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Face of Defense: Vietnam Vet Guardsman Savors View From Top

By Army Sgt. Darron Salzer
National Guard Bureau

ARLINGTON, Va., June 9, 2011 – As one of the last remaining active-duty National Guard members with service experience in Vietnam, Army Master Sgt. Leland Lesher said the most rewarding thing about his career is the view from the top while at the Army Guard headquarters.

Click photo for screen-resolution image
Army Master Sgt. Leland Lesher, Army National Guard force protection branch noncommissioned officer in charge and an Illinois National Guard member, swears the oath of extension and enlistment at the Army National Guard Readiness Center in Arlington, Va., June 7, 2011. Lesher is one of the last active-duty Guard members who has service time in Vietnam. U.S. Army photo by Sgt. Darron Salzer
  

(Click photo for screen-resolution image);high-resolution image available.

In a small ceremony June 7 at the Army National Guard Readiness Center, Lesher swore the oath of enlistment and extension for the last time in his military career, which began more than 40 years ago.

Lesher’s first enlistment came in December 1970 with the Marine Corps. After training, he spent a year in Vietnam.

“After Vietnam, I left the Marine Corps and went to college,” he said, where he learned about the Guard and made the switch. “I was a traditional Guard member, and after I graduated from college, I spent 22 years as a police officer.”

He originally enlisted with the Illinois National Guard, and also served as a North Dakota Guard member and as a member of the Colorado National Guard for a few years, but since has returned to the Illinois Guard. Over those years, Lesher has done a lot at home and abroad with the Guard, spending time in Vietnam and South Korea and providing blizzard, flood and ice storm assistance in North Dakota.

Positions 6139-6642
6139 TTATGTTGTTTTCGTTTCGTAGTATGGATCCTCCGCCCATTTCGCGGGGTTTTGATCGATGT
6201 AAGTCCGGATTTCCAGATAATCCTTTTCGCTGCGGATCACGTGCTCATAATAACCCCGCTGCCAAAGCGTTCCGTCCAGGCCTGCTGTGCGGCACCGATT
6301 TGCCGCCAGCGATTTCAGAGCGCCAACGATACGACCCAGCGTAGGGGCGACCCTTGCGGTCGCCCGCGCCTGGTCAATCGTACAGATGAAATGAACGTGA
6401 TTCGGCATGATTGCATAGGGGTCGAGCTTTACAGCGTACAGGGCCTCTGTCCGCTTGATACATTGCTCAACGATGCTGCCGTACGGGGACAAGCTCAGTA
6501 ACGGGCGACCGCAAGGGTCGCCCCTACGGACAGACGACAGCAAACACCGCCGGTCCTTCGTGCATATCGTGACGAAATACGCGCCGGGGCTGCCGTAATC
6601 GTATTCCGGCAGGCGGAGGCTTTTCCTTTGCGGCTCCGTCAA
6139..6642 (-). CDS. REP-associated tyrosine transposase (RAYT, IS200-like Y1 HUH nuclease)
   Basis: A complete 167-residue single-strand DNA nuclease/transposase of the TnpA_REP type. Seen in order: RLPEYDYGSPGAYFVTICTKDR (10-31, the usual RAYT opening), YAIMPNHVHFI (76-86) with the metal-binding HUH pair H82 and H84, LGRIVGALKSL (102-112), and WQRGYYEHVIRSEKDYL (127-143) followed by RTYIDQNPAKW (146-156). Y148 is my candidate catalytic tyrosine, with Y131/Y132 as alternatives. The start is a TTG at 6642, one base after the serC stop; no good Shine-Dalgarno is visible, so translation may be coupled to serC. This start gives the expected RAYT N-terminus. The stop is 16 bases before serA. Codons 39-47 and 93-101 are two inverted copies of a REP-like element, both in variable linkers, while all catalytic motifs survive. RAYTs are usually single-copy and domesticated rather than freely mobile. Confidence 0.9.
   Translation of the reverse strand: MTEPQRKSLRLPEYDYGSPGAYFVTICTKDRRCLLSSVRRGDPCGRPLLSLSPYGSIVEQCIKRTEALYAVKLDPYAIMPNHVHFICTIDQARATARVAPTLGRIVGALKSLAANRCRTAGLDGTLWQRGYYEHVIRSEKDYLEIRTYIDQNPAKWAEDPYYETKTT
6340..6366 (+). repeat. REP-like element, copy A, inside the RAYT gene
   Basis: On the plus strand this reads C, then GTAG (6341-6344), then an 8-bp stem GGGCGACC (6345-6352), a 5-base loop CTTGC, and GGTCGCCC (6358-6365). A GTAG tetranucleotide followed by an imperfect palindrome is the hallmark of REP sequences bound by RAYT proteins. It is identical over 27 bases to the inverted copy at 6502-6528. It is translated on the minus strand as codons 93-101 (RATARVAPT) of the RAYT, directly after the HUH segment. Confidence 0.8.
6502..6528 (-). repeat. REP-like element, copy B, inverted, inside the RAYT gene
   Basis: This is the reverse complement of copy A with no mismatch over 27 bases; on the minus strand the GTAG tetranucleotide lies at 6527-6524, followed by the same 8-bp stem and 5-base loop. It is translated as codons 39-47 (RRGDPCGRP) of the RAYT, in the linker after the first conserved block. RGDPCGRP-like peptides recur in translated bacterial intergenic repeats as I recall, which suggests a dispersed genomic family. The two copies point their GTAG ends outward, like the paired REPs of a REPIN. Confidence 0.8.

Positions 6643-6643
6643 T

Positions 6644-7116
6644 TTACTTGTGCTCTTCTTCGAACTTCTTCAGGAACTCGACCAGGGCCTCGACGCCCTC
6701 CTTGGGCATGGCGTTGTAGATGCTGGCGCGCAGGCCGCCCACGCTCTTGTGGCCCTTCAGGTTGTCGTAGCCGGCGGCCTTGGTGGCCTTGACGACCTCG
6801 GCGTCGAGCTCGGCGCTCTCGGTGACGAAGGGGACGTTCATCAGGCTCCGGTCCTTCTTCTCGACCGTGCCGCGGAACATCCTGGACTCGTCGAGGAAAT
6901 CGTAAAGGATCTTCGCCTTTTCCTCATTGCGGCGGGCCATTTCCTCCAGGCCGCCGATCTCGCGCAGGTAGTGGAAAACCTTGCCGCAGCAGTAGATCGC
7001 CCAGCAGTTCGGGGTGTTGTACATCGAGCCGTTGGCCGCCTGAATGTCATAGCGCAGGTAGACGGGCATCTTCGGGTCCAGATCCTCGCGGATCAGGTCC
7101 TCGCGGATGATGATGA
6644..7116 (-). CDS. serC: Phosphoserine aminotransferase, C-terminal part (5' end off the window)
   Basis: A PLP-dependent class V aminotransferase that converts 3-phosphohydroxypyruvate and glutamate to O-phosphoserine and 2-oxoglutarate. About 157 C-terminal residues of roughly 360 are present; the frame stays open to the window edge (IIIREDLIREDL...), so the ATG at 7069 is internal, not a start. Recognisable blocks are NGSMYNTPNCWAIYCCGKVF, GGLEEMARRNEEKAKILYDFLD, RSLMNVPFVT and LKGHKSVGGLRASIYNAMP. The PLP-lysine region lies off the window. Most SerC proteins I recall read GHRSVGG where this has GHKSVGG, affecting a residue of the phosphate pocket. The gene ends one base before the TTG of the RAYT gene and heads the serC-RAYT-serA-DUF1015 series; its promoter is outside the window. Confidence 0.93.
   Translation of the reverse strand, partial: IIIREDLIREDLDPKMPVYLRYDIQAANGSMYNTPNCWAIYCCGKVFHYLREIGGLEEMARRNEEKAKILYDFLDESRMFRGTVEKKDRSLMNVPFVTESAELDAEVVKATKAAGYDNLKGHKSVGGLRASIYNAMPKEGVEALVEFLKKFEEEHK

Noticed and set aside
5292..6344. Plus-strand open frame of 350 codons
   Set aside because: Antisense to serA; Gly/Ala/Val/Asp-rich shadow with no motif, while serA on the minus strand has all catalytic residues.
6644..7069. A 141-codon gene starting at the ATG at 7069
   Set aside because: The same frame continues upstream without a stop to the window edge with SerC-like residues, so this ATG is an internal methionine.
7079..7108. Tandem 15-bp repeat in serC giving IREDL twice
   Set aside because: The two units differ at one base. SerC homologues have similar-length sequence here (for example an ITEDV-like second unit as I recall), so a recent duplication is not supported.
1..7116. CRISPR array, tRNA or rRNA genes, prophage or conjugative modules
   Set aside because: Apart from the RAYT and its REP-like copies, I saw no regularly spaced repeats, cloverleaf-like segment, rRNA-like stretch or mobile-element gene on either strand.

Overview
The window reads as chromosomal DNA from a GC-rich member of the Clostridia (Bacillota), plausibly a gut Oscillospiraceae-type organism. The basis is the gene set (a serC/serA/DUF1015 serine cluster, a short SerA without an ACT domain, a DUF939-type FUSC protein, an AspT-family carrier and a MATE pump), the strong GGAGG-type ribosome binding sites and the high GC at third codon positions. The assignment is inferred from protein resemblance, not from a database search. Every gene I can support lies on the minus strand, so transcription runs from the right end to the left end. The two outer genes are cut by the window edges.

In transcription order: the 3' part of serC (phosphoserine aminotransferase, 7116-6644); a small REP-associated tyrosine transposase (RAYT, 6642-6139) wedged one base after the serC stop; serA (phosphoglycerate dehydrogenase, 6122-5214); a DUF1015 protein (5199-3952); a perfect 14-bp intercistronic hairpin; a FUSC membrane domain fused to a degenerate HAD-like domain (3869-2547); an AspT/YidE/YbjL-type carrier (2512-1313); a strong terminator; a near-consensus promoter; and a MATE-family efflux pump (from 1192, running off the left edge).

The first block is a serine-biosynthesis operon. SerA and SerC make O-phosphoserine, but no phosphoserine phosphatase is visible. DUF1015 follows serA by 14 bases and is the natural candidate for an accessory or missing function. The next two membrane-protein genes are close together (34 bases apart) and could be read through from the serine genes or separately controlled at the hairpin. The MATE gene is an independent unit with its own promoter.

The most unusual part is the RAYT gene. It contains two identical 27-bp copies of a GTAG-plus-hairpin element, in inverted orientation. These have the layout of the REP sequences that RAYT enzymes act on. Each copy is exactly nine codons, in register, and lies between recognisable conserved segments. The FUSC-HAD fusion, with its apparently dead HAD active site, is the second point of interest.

Since his first enlistment into the Guard, Lesher said, he has seen it go through major changes.

“When I got back from Vietnam,” he said, “the Guard was full of those who wanted to continue their military careers, those who wanted to avoid Vietnam and then those who, like myself, had decided they were done with regular military and wanted something else.

“Then 9/11 happened,” he continued, “and it changed the demographics of the Guard from those who had no or very little combat experience to a force that has 85 percent [of its forces] with combat experience. I’ve seen the Guard become very professional over the years.”

Lesher said he was part of some great units early on, and the camaraderie has kept him in the Guard.

“The North Dakota Guard and Illinois Guard really were some great units to belong to,” he said, “and they put off any reservations I had had initially about the Guard when I first joined.”

His final stop in his long Guard career is Stuttgart, Germany, where he will have an active role in the State Partnership Program at the U.S. European Command level.

“Part of my position in Germany will be coordinating with and assisting states that have State Partnership Programs with the European Union nations that fall under the European Command,” Lesher said. “It’s still at the level of assisting states, but it’s helping them to expand beyond their state borders.”

After a long military career that has seen the Guard mature over the years and become an operational reserve, Lesher said, he looks forward to his final tour in Germany and having the opportunity to work within the State Partnership Program.

“As my final three-year tour, it is just phenomenal,” he said.

 

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